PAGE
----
What would your advice be for those starting out in a crafty business?
Being someone else isn’t fun, so when you’ve developed your signature piece/idea, celebrate it and own it.

What was the last handmade item you bought and what attracted you to it?
I bought a ceramic spoon that had a beautiful illustration of a girl on it. I loved it for the artistic effort it took to create that piece – I thought it would make a great addition to my ceramics collection. It also reminds me of the overseas adventure that I was on when I bought it.

What’s in store for the rest of 2017?
If April has been anything to go by, it will be very busy! I’m going to be doing heaps of markets (2-3 a month), a few collaborations with some amazing brands and people, continuing to grow the wholesale side of the business and investing in another kiln! Keep a look out in the coming months for my new Spring/Summer range too.

makerieceramics prizedraw blog

Pippa has kindly offered a gorgeous prize set for one lucky Felt reader, of two speckled pinch pots with matching teaspoons (see above). These gorgeous kitchenware pieces are made from a speckled buff clay and finished off with a white food and dishwasher-safe glossy glaze. Perfect as condiment sets, or use the bowls for precious rings and trinkets. To be in to win this great prize, simply leave a comment telling us what you like about Pippa’s story and her creations. The draw will be made on Friday 2 June and is open to New Zealand residents only.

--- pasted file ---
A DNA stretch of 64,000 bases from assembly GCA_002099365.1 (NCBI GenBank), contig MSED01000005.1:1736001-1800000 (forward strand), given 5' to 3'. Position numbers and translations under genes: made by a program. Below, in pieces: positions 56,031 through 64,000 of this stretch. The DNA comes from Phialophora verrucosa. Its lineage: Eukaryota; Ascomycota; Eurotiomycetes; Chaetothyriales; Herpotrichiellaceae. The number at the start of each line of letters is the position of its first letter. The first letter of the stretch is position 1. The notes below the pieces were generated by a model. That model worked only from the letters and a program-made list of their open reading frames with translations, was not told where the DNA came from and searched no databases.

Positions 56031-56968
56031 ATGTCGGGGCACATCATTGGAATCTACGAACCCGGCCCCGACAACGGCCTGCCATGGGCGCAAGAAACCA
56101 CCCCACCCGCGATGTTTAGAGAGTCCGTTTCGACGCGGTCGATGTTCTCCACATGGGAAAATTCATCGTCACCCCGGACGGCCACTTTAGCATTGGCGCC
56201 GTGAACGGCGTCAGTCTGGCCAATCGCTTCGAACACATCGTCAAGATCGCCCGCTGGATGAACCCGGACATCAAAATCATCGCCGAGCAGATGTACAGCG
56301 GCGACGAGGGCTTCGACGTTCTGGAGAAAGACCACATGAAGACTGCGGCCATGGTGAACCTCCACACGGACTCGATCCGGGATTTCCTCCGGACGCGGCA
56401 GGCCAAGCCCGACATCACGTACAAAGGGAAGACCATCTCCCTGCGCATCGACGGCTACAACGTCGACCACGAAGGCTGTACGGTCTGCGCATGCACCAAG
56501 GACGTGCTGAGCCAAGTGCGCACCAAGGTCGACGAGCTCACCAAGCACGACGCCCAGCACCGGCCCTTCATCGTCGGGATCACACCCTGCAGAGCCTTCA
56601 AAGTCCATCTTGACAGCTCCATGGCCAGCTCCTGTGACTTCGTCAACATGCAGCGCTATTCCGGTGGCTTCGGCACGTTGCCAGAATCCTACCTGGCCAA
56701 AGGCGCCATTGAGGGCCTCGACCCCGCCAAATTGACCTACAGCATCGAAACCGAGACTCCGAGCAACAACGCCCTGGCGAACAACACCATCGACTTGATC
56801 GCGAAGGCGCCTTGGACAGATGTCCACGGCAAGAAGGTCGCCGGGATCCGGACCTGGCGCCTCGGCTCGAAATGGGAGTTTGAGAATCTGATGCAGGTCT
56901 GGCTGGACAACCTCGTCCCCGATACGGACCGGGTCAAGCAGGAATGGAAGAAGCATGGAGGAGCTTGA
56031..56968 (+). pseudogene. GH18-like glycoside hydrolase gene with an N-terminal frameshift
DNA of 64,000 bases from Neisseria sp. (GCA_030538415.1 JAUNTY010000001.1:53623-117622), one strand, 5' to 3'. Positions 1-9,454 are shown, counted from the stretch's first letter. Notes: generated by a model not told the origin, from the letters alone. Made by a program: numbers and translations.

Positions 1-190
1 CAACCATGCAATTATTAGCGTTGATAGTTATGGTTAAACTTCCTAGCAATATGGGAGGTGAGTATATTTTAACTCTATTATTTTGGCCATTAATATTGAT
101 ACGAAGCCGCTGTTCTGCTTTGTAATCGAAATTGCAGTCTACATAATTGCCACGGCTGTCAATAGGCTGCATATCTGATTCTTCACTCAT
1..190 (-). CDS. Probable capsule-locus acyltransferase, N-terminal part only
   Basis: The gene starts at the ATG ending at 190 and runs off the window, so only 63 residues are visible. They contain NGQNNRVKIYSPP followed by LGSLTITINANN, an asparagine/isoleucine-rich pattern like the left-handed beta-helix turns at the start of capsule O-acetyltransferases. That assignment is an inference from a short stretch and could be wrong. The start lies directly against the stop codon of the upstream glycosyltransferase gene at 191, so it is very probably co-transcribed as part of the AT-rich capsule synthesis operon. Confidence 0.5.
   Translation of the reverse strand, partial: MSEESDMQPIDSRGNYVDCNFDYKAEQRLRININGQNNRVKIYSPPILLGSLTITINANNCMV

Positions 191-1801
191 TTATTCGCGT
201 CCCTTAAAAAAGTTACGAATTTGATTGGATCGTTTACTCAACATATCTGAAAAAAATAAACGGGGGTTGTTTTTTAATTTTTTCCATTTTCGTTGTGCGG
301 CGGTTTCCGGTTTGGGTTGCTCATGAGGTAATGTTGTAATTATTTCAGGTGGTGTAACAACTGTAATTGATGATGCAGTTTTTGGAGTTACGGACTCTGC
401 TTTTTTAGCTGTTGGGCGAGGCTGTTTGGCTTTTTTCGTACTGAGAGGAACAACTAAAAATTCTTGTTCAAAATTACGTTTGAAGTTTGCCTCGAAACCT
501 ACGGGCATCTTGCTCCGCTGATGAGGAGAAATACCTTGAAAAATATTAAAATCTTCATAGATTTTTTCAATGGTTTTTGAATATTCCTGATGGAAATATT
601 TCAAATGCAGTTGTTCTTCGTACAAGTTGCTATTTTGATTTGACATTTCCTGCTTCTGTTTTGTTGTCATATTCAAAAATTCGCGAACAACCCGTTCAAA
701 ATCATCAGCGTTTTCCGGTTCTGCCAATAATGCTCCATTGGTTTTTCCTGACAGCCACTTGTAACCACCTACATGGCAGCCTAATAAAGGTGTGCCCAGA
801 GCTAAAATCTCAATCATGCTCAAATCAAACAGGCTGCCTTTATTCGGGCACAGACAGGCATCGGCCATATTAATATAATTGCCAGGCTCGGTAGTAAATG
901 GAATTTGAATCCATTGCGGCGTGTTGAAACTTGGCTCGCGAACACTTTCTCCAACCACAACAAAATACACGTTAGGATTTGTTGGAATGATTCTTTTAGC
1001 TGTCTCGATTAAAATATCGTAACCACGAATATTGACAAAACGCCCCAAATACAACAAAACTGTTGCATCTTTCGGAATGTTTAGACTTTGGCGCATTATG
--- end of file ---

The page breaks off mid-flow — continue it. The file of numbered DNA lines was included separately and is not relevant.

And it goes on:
Purchase from Makerie Ceramics here »

 

IMG_1635 blog

A soup-erb set

Thursday, April 20th, 2017

We love this gorgeous ceramic set from Makerie Ceramics. Made to order from glazed white earthenware with New Zealand beach sand folded through, it’s the perfect way to enjoy a homemade soup supper.

makerieceramics blog

 

See more from Makerie Ceramics here »

 

Snap, crackle, and pop!

Saturday, October 29th, 2016

We’re in love with the vibrant crackle and colour of the crockery of Nelson potter Stephen Robertson. How would these be for the perfect Christmas breakfast set?

robertson1 blog

robertson2 blog

 

Purchase from Stephen Robertson on Felt »

 

Stephen Robertson Pottery

Tuesday, September 6th, 2016

We’re in love with the amazing depth of colour in this elegant crockery from Nelson potter Stephen Robertson. A full time potter since 2013, Stephen makes pottery that is meant to be used and enjoyed. His work has a signature intricate crazing to the glaze, highlighted by the rich colour and deep black rims on each piece.

See more of Stephen’s beautiful pottery here.

robertson blog

robertson2 blog

War sTOrY – Tatyanna Meharry

Tuesday, August 4th, 2015